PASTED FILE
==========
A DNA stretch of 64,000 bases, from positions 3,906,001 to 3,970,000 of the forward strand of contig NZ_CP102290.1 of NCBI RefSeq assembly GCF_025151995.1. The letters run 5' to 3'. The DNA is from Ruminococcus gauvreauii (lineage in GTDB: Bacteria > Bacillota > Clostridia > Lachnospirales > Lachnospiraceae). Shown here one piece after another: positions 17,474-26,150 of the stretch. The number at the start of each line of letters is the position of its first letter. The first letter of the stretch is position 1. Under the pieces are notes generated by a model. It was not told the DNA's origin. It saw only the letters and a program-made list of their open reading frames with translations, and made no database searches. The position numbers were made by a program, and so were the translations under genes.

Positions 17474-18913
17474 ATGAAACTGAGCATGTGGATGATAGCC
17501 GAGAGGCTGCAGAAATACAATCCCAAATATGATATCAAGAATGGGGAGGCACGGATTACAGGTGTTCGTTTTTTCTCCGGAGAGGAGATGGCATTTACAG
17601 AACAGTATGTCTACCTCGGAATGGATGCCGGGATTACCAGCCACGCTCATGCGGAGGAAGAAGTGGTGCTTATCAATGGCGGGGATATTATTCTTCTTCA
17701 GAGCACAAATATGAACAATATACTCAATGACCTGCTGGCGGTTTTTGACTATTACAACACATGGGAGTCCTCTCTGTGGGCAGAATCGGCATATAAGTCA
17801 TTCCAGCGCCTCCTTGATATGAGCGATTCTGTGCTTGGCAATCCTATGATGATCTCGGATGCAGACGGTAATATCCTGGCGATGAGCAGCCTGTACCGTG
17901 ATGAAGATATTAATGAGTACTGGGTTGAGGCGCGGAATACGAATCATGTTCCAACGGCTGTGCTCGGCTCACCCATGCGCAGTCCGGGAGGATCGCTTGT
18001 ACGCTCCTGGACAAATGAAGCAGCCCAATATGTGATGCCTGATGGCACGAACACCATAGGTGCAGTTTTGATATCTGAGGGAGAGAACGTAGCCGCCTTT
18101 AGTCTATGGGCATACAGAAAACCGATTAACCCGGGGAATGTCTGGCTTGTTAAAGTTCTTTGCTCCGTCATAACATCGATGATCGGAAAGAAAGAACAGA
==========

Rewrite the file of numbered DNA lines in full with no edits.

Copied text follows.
A DNA stretch of 64,000 bases, from positions 3,906,001 to 3,970,000 of the forward strand of contig NZ_CP102290.1 of NCBI RefSeq assembly GCF_025151995.1. The letters run 5' to 3'. The DNA is from Ruminococcus gauvreauii (lineage in GTDB: Bacteria > Bacillota > Clostridia > Lachnospirales > Lachnospiraceae). Shown here one piece after another: positions 17,474-26,150 of the stretch. The number at the start of each line of letters is the position of its first letter. The first letter of the stretch is position 1. Under the pieces are notes generated by a model. It was not told the DNA's origin. It saw only the letters and a program-made list of their open reading frames with translations, and made no database searches. The position numbers were made by a program, and so were the translations under genes.

Positions 17474-18913
17474 ATGAAACTGAGCATGTGGATGATAGCC
17501 GAGAGGCTGCAGAAATACAATCCCAAATATGATATCAAGAATGGGGAGGCACGGATTACAGGTGTTCGTTTTTTCTCCGGAGAGGAGATGGCATTTACAG
17601 AACAGTATGTCTACCTCGGAATGGATGCCGGGATTACCAGCCACGCTCATGCGGAGGAAGAAGTGGTGCTTATCAATGGCGGGGATATTATTCTTCTTCA
17701 GAGCACAAATATGAACAATATACTCAATGACCTGCTGGCGGTTTTTGACTATTACAACACATGGGAGTCCTCTCTGTGGGCAGAATCGGCATATAAGTCA
17801 TTCCAGCGCCTCCTTGATATGAGCGATTCTGTGCTTGGCAATCCTATGATGATCTCGGATGCAGACGGTAATATCCTGGCGATGAGCAGCCTGTACCGTG
17901 ATGAAGATATTAATGAGTACTGGGTTGAGGCGCGGAATACGAATCATGTTCCAACGGCTGTGCTCGGCTCACCCATGCGCAGTCCGGGAGGATCGCTTGT
18001 ACGCTCCTGGACAAATGAAGCAGCCCAATATGTGATGCCTGATGGCACGAACACCATAGGTGCAGTTTTGATATCTGAGGGAGAGAACGTAGCCGCCTTT
18101 AGTCTATGGGCATACAGAAAACCGATTAACCCGGGGAATGTCTGGCTTGTTAAAGTTCTTTGCTCCGTCATAACATCGATGATCGGAAAGAAAGAACAGA